Last night was the Oscars. You already know this. You already know that Leo DiCaprio finally won a statue, and you already know that every nomination had something glaringly in common.
They were all white.
Now, if you are white you probably didn’t even notice. I admit, if it wasn’t such a talking point for the weeks leading up to the ceremony…I probably wouldn’t have noticed (although, my ignorance is more to the fact I don’t care about most Hollywood crap). But once I was made aware of the situation I paid just a little more attention to the reactions. A few celebs chose not to attend. A few people on my Twitter feed debated how they should react. And of course there was a backlash of people (mostly white) who asked, what does it matter?
Or, more to the point, they took the above quote and made references to Chris Rock’s success and wealth and thought it appropriate to let their white privilege show. They thought that because Chris Rock was a success, he does not have a right to call foul on the fact that so many other people, like him, do not even have a chance of reaching even a fraction of his success. Actor or not.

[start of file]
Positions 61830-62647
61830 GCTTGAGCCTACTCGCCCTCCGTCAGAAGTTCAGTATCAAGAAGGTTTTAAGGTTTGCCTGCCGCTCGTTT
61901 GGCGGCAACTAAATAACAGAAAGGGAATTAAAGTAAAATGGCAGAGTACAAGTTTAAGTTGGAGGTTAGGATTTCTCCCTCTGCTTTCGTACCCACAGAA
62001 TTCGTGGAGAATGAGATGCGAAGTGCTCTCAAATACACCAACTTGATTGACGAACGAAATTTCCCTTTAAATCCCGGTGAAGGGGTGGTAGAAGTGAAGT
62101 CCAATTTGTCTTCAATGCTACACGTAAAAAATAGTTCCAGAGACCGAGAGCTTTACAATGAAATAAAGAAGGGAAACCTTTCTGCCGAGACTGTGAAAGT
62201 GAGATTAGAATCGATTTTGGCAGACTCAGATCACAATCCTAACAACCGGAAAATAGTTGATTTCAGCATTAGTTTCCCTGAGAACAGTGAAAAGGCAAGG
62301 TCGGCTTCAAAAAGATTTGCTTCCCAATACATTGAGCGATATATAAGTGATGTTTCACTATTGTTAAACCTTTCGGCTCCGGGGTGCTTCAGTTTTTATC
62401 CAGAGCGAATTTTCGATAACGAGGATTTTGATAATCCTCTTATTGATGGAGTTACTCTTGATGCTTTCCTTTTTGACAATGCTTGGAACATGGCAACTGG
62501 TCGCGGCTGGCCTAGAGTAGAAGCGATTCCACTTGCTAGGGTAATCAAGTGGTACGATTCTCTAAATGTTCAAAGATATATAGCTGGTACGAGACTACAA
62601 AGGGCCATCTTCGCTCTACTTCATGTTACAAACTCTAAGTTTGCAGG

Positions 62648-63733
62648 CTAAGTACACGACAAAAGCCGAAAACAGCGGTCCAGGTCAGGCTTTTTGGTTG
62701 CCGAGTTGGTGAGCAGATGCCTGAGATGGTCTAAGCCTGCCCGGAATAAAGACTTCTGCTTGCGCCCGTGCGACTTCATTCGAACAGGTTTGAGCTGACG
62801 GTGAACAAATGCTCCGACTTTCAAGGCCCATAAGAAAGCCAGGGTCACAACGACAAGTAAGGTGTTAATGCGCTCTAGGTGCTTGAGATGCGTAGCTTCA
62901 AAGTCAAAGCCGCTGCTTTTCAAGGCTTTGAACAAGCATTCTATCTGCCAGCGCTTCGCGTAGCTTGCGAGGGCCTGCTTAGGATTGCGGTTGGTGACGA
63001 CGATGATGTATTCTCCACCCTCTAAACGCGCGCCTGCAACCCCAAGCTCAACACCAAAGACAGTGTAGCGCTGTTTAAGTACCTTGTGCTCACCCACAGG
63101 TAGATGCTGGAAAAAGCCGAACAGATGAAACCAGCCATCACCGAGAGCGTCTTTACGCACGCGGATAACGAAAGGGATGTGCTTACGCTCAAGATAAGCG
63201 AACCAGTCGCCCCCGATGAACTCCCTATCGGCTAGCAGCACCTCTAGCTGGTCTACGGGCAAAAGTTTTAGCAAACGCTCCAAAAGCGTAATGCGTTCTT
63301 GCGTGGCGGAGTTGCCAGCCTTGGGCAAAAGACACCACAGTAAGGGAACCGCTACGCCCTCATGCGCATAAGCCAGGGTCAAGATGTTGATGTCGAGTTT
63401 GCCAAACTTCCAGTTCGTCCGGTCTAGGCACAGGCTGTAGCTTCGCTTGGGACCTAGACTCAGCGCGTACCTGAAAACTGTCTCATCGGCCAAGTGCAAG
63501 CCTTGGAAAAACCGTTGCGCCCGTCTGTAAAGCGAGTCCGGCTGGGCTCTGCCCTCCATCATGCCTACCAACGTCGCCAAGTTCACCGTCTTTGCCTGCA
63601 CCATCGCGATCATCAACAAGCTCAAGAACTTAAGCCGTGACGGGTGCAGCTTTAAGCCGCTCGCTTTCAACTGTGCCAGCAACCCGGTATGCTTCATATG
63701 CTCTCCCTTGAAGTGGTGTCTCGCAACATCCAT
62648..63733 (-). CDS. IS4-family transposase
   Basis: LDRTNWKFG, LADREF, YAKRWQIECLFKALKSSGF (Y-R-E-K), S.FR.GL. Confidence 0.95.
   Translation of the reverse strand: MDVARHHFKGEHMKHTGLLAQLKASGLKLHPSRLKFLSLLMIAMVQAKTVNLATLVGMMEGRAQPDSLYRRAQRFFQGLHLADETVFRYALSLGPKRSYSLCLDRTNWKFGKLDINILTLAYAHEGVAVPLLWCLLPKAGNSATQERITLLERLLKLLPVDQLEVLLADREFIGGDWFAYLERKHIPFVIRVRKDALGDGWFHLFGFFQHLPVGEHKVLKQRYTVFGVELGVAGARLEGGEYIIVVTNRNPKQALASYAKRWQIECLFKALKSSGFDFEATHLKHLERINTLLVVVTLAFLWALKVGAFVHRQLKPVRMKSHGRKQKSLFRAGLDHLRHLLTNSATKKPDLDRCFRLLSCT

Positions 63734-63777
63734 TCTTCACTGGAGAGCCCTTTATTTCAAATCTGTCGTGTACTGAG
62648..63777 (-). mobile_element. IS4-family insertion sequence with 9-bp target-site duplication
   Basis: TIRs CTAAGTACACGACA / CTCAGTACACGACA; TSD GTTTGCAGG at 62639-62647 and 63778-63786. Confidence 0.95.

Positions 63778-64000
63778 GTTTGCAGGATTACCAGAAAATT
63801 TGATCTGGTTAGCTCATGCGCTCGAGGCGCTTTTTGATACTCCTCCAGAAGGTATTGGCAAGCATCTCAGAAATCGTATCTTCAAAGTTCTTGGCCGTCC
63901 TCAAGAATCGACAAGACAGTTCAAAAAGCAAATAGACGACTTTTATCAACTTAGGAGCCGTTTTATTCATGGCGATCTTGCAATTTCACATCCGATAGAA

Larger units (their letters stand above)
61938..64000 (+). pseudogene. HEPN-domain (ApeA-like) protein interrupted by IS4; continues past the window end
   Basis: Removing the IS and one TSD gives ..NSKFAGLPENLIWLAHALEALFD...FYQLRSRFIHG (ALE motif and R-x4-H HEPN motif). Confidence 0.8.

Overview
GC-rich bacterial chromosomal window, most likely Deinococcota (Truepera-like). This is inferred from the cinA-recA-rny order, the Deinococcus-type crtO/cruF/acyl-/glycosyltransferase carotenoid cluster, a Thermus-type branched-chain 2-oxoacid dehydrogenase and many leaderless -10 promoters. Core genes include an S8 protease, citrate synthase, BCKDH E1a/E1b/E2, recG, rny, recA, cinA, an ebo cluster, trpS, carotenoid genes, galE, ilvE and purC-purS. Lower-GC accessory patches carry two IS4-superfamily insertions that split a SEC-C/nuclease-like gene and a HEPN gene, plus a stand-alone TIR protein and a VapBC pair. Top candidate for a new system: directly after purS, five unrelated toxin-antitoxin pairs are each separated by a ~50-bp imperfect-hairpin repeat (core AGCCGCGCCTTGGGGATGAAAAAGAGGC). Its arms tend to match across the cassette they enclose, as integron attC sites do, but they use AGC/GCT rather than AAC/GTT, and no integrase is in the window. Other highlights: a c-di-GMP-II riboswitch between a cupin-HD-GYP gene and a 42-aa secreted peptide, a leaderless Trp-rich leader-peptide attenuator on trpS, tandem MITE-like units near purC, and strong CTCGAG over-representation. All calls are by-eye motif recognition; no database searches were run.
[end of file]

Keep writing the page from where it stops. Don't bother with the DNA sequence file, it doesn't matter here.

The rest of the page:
The biggest problem of white privilege is that we don’t even think of it. We do not think of discrimination when we fill out job applications. Apply for college. We do not feel it when we walk into a store or down the street. We do not feel it when we get pulled over for having a brake light out. And that is a privilege…but as this is not something we consider as being earned (like so many other privileges) we are blind to seeing it as such. People do not change their race throughout their life. If you are white, you have always been white so you do not, cannot understand what it is like not to be white. That is a privilege, at least in this country. To get rid of white privilege, we need to acknowledge the fact that it is a privilege and not a privilege extended to everyone.